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How Do We Love Others? Having Love For Others. The Ability Is Found In The Love Of God

April 23, 2012
Paul talks about non-gospel preachers a lot. In I Corinthians 4:15 he contrasts 'fathers of the gospel' to 'instructors in Christ.' He infers there is one father of the gospel to every 10,000 instructors, which means us gospel fathers are in a very small minority.

Instructors begin with a life lived in self and they teach 'how to.' If they are truly spiritual, they tack on praying for God's help. But it's a life lived in self, or as Paul would say, in the power of the flesh. This includes the subject of how to love others, and having love for others.

A Typical Sermon by an Instructor

A typical sermon by an instructor might say: "Go and try these three things this week: A B C." Then he might add, "If they don't work, come back next week, and I will give you X Y Z to try."

Non-gospel things that are preached put people in bondage to religion. They convert God's people into legalistic addicts in need of another 'religious fix' every week. Many sermons bury people under piles of what I call 'religious DO-DO.'

This Is True In a Sermon about Loving Others

Most instructors love the text in Matthew 22:38-40. They love it because it is a sermon they can preach under the law. Paul says that teachers of the law 'do not understand what they say, or the matters about which they make confident assertions' (I Tim 1:7).
From this text in Matthew, instructors can really preach it hard:
(1)Love God with all your heart, mind, soul and strength, and
(2)Love your neighbor as yourself

They can really get us feeling guilty preaching this because NO one loves God with everything they have. Also, NO one loves others as much as they do themselves. It's an ideal that should be, but it's humanly impossible.

Plus, have you ever thought about this: if you did love God with everything you had, there wouldn't be anything left to love others with.

We're told in the text that Jesus was responding to a trick question from a lawyer about the law when he made this statement in Matthew. He wasn't teaching gospel truth. He was teaching the law that he came to fulfill.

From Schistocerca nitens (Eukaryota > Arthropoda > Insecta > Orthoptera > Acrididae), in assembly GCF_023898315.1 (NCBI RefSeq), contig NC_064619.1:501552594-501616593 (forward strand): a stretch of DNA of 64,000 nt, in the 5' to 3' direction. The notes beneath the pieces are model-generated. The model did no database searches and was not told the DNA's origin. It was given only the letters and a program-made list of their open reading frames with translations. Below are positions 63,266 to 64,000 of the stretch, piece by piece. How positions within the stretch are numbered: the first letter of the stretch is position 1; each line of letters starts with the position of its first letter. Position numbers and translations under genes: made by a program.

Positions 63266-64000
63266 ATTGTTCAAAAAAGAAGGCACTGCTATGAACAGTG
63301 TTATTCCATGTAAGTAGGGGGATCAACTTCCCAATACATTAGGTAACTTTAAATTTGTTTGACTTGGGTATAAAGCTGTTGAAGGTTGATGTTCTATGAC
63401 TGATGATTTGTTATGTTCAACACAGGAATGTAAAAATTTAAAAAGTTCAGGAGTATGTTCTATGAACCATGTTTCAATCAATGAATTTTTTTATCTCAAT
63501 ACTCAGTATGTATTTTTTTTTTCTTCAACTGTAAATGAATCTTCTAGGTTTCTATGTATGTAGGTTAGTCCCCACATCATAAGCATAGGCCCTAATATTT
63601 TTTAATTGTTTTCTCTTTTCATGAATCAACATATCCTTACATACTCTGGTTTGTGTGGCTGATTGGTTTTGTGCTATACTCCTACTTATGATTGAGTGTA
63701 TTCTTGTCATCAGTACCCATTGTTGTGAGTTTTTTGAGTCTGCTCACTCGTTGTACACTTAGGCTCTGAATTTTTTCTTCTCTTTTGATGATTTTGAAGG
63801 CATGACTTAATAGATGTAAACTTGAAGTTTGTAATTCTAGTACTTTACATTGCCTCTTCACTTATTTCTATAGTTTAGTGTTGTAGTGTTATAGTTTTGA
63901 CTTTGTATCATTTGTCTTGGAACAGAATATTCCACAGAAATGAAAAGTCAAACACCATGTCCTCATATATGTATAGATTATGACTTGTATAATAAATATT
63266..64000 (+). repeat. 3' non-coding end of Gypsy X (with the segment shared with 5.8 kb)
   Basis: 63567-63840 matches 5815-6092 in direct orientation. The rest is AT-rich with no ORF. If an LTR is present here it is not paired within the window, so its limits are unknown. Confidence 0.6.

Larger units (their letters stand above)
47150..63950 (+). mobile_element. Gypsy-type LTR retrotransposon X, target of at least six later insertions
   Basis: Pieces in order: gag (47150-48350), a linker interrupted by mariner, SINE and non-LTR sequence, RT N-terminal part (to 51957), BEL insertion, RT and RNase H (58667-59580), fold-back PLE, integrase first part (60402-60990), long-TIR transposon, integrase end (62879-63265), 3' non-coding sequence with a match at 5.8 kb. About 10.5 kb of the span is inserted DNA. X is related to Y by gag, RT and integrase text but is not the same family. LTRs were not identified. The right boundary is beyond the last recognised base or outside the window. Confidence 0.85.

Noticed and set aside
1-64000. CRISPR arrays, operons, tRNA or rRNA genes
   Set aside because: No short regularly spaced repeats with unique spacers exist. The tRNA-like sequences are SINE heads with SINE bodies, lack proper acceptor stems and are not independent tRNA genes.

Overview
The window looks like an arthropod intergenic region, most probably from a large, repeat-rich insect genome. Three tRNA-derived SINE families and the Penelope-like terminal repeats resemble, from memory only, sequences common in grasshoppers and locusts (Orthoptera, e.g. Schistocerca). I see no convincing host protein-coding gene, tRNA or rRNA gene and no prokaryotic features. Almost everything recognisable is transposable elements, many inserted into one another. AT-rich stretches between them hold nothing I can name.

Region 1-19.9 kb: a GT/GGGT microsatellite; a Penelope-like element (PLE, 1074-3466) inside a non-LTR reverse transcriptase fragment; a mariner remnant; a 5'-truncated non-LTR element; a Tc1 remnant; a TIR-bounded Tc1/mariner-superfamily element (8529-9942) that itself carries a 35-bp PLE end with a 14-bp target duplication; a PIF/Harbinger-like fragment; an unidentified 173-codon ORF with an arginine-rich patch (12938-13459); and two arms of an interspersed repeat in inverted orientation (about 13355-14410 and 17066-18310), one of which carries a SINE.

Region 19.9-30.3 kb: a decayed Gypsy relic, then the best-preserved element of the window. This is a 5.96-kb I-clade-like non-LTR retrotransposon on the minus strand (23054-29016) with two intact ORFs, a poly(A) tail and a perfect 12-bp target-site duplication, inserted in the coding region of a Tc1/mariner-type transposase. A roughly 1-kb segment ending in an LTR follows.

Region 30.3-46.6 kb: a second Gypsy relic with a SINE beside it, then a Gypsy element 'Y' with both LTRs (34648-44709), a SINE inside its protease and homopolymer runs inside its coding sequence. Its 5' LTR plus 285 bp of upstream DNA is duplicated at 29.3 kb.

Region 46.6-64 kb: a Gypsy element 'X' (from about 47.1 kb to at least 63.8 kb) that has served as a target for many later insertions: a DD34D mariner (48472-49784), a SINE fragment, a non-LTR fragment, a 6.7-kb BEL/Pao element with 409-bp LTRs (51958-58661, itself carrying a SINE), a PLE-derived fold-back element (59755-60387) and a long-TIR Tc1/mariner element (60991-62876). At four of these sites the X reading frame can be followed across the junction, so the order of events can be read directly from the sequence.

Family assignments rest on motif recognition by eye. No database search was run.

Preachers who preach this way tempt us to be like God. It's the same temptation Satan used on Eve in the Garden: "You shall be like God."No human being can be like God. It's a trick Satan has used every generation since the very beginning. In the Garden he used a snake. Today he uses many church pulpits.

Jesus Gave Us a New Command

In John, Jesus gives us a new command: "Love others " as I have loved you."

We CAN love others as Jesus has loved us, but it goes against every fiber of flesh and self we can muster up. That's why Jesus says, more than once, "Deny yourself." He denied himself. In John 10:17 he says the reason the Father loves him is that he lays down his life for his friends.

We immediately assume he means his physical life " after all he did die on the cross for us. But the word for life here, in the Greek, is 'psuche,' not 'bios.' This says a lot. Jesus was not talking about his physical life, but his soul.

How does Jesus love us? He starts by not accusing us of anything (John 5:45). The judge of the entire universe " refrains from judging us, or condemning us. He even became sin for us so we wouldn't have to contend with the accusation or judgment for sin. We are told if we are in Christ, we have NO condemnation (Rom 8:1).

We Love Others by Knowing God's Love for Us

Jesus accepts us AS we are. He doesn't demand that we 'clean up our act' so that he can love us. "While we were yet sinners, Christ died for us." This is also the way we can 'love others as Jesus has loved us.'

We all need to change. No one is perfect. If anyone thinks he is, they're worse off because they're living in pride. If you don't think you need to change, just ask someone close to you.

Demands, expectancies, and condemnation don't change us. Knowing God's love for us is what changes us. And then our love changes others. Jesus loves us by not imposing demands and expectancies upon us. "As you have freely received, so freely give."

If we don't receive God's love unconditionally, we can't love others as God wants us to. God's love is a continuum " from him to us to others. If we feel God is demanding, under his law, then we demand things from others. But if we know his love, in grace, -- then we can love others as Jesus loves us!

"The Disciple Whom Jesus Loved"

John referred to himself as 'the disciple whom Jesus loved.' Was he being prideful? Or did he simply know " more than any of the others " how much Jesus truly loved him?

You see, when we experience God's love in us then as Paul says, 'we believe and know the truth.' We don't just believe it, but we truly know it. Everyone believes 'for God so loved the world that he gave . . .' In a general sense we all know the love of God. But in a truly personal, experiential sense, few people do know it.

Yet, it is knowing this love gushing into us like the Yellowstone River Falls that causes us to love others " as Jesus loves us. Paul says the love of God is shed abroad in our hearts by the Holy Spirit. Knowing God's love for us is what causes us to love others.

What the World Needs Now

Songs and slogans tell us, "What the world needs now is love." Actually, what the world needs now is to truly knew God's love for us " which then causes, enables and empowers us to love other people.

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